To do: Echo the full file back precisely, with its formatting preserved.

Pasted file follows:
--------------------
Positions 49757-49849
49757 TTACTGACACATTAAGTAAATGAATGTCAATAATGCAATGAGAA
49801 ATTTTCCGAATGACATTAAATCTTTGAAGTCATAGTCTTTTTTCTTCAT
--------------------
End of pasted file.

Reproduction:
Positions 49757-49849
49757 TTACTGACACATTAAGTAAATGAATGTCAATAATGCAATGAGAA
49801 ATTTTCCGAATGACATTAAATCTTTGAAGTCATAGTCTTTTTTCTTCAT